So stop enabling his bullshit. Tell him flat out that if he’s conscious enough to press play post-coitus, then he’s conscious enough to hold a conversation with you. If he balks, you walk, end of story.
Don’t let him make you feel like you’re needy, or clingy, or otherwise the one with the problem. You’re not. He’s the one who has no idea how to treat a house guest, much less one gracious enough to have sex with him multiple times a night.
If he doesn’t shape up, then move on. I promise you, thousands of cute guys out there would be more than willing to share your split-screen. Go find one, and let this guy’s immaturity be somebody else’s problem.
Dear Love FAQ,
I’m a single man of 21. In the last three months I struck up a friendship with this girl. I was content to keep it that way for awhile, but as time went on, I became more and more interested in her. While I want to date her, I was trying to move slowly with this relationship, and build up to asking her out it felt right to do so.
However, I think I inadvertently scared her off. My parents like to meet my friends, love interests or not, and I told her – somewhat enthusiastically – that they’d love to have her over for dinner. It would’ve been platonic, by all means. But that’s not what she picked up on. She messaged me saying “You know we’re friends, and that’s as far as it goes, right? Don’t hate me, please.”
Not only was I surprised, but a little crushed. I reassured her that I couldn’t hate her for being honest, and I was swift to repair that leak in the friend boat. But I’m still interested in her a great deal, and I still feel courageous enough to ask her again. She seems to show interest, but I’m not sure if she’s just being friendly or she’s actually starting to like me. If either is true, could it still be possible to form a serious romantic relationship without scaring her off a second time?
Pressed A Too Fast
Dear Pressed A,
You didn’t spook her. She’s not a rabbit.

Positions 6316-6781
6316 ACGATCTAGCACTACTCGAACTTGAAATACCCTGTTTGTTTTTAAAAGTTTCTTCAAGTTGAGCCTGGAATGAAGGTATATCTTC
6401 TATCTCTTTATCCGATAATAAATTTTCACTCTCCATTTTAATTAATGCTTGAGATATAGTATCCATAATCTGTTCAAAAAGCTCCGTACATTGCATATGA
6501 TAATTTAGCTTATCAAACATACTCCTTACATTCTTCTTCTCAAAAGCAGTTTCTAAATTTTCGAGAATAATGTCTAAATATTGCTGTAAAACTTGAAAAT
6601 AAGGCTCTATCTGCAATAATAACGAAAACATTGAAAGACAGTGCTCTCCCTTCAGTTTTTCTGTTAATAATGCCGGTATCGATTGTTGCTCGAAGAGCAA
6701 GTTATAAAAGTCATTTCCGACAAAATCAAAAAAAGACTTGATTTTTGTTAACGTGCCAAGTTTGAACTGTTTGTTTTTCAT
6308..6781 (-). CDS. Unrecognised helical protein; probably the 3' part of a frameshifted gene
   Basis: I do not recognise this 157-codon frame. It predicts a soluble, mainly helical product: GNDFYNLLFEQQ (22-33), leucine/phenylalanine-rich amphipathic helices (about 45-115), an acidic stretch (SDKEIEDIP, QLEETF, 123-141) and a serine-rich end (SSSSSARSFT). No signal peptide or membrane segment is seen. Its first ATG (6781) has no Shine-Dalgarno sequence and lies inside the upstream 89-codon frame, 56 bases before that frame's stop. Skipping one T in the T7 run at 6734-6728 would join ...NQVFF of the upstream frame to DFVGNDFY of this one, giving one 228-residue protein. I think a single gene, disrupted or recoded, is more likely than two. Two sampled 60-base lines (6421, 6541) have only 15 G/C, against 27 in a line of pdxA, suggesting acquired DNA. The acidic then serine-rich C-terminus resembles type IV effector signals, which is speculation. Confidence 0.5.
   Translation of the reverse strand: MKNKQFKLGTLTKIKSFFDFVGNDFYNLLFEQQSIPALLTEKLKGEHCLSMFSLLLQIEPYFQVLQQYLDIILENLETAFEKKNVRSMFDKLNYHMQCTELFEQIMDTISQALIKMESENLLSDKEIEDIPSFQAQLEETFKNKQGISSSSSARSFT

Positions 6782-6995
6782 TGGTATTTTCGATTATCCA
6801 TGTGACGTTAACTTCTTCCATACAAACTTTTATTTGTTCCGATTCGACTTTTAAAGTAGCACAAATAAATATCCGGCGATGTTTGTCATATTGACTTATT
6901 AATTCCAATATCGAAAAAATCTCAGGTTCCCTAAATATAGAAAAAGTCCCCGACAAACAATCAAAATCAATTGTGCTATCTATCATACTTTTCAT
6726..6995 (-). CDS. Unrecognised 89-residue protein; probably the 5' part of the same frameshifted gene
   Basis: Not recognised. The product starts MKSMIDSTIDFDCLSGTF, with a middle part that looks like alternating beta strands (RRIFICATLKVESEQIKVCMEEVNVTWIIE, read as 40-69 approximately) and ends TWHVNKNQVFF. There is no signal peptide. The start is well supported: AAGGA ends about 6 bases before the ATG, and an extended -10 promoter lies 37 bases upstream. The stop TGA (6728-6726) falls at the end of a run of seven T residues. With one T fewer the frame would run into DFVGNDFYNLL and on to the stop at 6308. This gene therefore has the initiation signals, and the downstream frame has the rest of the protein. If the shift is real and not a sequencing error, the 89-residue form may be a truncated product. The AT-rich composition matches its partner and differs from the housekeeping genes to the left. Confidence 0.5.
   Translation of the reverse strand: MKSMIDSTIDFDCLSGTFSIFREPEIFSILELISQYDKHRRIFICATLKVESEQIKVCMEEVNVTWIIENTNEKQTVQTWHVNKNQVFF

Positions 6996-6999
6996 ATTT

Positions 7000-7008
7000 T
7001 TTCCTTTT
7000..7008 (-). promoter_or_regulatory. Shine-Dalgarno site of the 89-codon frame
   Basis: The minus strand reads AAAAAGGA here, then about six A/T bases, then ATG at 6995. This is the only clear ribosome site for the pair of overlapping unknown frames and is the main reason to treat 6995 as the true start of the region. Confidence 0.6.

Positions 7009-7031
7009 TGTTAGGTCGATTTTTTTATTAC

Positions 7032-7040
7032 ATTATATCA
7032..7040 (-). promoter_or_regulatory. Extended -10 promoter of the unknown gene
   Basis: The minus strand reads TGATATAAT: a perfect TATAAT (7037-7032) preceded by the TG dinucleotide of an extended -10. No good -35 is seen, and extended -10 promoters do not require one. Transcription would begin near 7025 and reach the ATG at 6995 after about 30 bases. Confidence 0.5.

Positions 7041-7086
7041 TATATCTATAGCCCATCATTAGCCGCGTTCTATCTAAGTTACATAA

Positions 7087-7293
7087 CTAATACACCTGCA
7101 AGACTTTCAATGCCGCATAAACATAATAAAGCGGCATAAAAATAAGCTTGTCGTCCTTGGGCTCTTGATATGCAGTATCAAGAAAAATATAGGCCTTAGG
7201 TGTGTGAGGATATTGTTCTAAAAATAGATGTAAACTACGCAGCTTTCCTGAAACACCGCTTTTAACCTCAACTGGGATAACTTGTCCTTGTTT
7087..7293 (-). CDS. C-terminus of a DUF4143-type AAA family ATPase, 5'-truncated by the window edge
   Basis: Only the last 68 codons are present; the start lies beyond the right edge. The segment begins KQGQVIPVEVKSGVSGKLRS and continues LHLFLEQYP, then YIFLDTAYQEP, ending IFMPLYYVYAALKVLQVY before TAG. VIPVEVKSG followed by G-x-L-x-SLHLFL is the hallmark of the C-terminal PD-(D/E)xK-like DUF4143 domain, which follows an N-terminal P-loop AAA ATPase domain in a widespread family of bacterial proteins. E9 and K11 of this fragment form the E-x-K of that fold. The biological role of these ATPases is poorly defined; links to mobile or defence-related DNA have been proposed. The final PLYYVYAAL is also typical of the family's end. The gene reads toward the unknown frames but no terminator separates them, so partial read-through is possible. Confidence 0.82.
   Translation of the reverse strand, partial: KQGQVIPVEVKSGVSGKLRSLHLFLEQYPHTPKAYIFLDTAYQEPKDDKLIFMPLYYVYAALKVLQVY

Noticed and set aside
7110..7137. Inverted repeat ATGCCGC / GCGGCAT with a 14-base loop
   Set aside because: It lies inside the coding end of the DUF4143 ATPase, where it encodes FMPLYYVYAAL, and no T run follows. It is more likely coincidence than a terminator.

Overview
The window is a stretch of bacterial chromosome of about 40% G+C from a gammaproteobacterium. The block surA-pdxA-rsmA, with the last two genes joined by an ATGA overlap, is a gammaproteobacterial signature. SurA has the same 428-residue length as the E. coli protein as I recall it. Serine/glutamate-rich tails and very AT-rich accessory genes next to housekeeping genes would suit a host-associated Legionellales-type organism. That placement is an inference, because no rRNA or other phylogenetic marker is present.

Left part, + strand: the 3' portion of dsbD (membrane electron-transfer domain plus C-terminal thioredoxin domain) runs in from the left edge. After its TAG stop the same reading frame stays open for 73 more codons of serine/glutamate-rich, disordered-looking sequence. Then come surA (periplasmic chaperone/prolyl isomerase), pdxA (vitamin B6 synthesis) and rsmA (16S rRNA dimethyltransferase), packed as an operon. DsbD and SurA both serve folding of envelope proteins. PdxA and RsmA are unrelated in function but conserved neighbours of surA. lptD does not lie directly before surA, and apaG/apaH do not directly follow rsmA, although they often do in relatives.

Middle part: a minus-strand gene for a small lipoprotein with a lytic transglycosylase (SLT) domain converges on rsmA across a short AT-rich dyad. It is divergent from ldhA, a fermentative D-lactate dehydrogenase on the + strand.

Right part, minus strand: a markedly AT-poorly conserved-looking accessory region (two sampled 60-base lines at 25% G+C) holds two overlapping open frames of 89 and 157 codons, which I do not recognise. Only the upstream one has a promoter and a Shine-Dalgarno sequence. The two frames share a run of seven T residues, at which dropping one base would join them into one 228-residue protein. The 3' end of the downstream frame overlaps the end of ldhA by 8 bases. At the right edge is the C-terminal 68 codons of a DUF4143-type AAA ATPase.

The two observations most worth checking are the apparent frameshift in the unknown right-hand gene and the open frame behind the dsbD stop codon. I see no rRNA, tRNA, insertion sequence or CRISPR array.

She just wasn’t interested in you in the first place. What further indication of this do you need apart from, “We’re friends and that’s as far as it goes”?
Pressed, she’s not into you. She’s never been into you. She will never be into you. Stop obsessing over her and find someone else.
And next time, be honest about your intentions from the very get-go. Don’t pretend to be her friend when you really want to be her boyfriend, and then have the stones to act surprised when she’s not interested. That’s stereotypical Nice Guy ™ behavior. Don’t be a Nice Guy™. Those guys are dicks.
One last thing: Stop inviting girls to meet your parents before you even have your first date. You’re 21. An adult. You don’t need Mommy and Daddy’s approval of your sex life.
Disclaimer: LoveFAQ is written by Lara Crigger, who is by no means a trained psychiatrist or therapist or even a middle school guidance counselor – just a smart gal who wants to help out her fellow geek. LoveFAQ is meant for entertainment purposes only, so don’t take it as a substitute for professional advice. If you have real problems, consult your physician.
Got a burning question (or a question about burning) for LoveFAQ? Send your emails to [email protected]. All submissions are confidential and anonymous.